Halloween is a time of campy spookiness and fun frights. But this year, for many Canadians, COVID-19 has added a very real layer of fear that’s putting a damper on the season. Rising COVID-19 cases and physical distancing requirements are causing widespread concern about participating in many of the classic Halloween traditions, including door to door trick-or-treating and having Halloween parties.
To understand just how large of an impact COVID-19 will have on Halloween this year, Maru/Matchbox surveyed 482 Canadian adults across every province. Only about half of those who participated in Halloween activities last year expect to do so again this year.
Halloween 2020 had the potential to be a big celebration; It is happening on a full moon, falls on a Saturday, and with an extra hour in the day, thanks to October 31st being the last day of daylight savings. But the spread of COVID-19 means it is unlikely to be the blow-out people are yearning for.
There is a great tension here. People are longing to celebrate, but they want to do it safely. And there is big money at stake.
An estimated 9 billion retail dollars are spent on Halloween in America each year, according to the United States National Retail Federation. And per person expenditures have been climbing at a rapid rate. Retail spending on Halloween has doubled in the past 15 years alone. Chocolate and candy account for just over half of the retail dollars spent, according to a National Confectioners Association spokesperson. So, any change in Halloween habits will have a significant economic impact on that industry and others.
Right now, things are not looking good. Medical health officers across Canada are expressing concerns about trick or treating and parties, while offering reassurances that Halloween is not “cancelled.” B.C.’s Dr Bonnie expressed that she, “think[s] we can have Halloween this year, it’s just going to look different.”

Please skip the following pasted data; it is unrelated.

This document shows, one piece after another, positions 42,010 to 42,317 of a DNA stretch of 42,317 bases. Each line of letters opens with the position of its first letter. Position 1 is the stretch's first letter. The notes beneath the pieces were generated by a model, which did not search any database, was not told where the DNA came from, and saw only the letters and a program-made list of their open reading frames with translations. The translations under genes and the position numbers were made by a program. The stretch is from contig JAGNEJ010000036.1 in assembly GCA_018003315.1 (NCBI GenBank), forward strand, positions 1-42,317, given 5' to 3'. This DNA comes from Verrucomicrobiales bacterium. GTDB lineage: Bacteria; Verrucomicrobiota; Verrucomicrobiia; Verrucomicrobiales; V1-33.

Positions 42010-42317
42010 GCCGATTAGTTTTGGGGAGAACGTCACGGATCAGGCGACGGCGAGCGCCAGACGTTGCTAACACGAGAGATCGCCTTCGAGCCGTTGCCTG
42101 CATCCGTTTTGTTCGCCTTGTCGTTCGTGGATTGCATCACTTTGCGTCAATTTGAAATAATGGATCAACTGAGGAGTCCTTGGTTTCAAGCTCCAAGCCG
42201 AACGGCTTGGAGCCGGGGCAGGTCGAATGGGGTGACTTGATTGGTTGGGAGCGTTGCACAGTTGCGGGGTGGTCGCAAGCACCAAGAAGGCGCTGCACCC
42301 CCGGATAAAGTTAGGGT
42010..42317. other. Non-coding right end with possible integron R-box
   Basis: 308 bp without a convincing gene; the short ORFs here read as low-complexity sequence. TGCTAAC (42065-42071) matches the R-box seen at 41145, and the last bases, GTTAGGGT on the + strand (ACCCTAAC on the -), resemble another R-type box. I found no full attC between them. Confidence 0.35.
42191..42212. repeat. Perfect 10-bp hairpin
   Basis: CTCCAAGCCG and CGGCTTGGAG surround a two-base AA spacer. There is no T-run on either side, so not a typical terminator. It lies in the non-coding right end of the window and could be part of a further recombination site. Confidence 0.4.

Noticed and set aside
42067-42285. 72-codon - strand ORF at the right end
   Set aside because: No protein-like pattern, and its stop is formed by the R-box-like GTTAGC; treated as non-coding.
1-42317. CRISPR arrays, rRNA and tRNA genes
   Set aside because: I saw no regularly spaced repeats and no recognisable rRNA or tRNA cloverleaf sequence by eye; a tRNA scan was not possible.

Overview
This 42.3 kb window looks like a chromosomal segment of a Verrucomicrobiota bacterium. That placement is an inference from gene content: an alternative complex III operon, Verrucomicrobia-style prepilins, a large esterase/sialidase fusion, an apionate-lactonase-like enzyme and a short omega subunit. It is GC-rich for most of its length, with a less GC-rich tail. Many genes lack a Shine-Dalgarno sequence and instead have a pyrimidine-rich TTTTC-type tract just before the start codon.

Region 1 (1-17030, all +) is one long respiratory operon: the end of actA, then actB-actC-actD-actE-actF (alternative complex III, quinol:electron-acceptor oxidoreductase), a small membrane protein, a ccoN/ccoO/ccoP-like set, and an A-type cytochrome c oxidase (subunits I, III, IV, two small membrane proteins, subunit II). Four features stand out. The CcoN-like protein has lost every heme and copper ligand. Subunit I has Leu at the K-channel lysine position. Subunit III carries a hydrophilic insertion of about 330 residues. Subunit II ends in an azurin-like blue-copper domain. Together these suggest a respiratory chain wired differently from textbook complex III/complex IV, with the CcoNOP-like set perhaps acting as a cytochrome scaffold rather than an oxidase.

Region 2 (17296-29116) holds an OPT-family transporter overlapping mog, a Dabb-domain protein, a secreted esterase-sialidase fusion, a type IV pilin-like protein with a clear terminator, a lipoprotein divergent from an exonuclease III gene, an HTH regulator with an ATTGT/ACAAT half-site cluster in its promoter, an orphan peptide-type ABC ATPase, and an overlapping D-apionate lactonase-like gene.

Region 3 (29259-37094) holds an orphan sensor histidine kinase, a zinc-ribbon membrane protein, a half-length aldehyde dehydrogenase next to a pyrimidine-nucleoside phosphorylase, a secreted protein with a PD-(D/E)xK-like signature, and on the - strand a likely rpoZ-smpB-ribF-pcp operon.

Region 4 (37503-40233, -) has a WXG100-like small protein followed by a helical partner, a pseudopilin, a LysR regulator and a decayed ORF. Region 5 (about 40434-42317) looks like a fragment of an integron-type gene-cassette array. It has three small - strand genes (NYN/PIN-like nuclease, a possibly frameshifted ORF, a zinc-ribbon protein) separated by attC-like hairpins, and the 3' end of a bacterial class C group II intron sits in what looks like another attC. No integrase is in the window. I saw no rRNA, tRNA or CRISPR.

Quebec’s National Public Health Director Dr. Horacio Arruda similarly suggested that “if there is a Halloween, it will have to be a special Halloween, different. Perhaps we’ll have some virtual Halloweens but a Halloween where everyone is walking around and visiting other people’s homes… that concerns me.”
It concerns a lot of Canadians too. Half the people who handed out treats last year won’t be doing it this year. And few expect to have a party with friends, unlike last year. But people aren’t ready to give up on everything.
There are still sizable numbers who aim to celebrate Halloween by festively decorating their homes, dressing up in Halloween costumes, and transforming millions of pumpkins into jack-o-lanterns. And there is even some interest in the “virtual Halloween” Dr Arruda mentioned.
Mars Wrigley is one company that is leading the way to a virtual Halloween by creating an online app, Treat Town. In Treat Town people create a virtual avatar, decorate a virtual door, and knock on friends and family members’ virtual decorated doors. People can purchase credits to give their trick-or-treaters, redeemable for real candy like Snickers and M&Ms, the company’s top Halloween sellers, online or in stores. And the National Confectioners Association is offering tips on how to make Halloween “fun at a distance.”
The door is not closed on trick-or-treating for 2020, but many Canadians are concerned, and Halloween is sure to be “different.” As Ontario’s Chief Medical Officer David Williams soberly suggested, “We’re looking at the protection of the children so that they’re not bringing more than the candy back home with them.”
At Maru/Matchbox we track the trends that matter. To learn more about how COVID-19 is transforming your brandscape, contact us. Be sure to also explore Maru Reports extensive coverage of how COVID-19 is changing the habits of the Canadian consumer.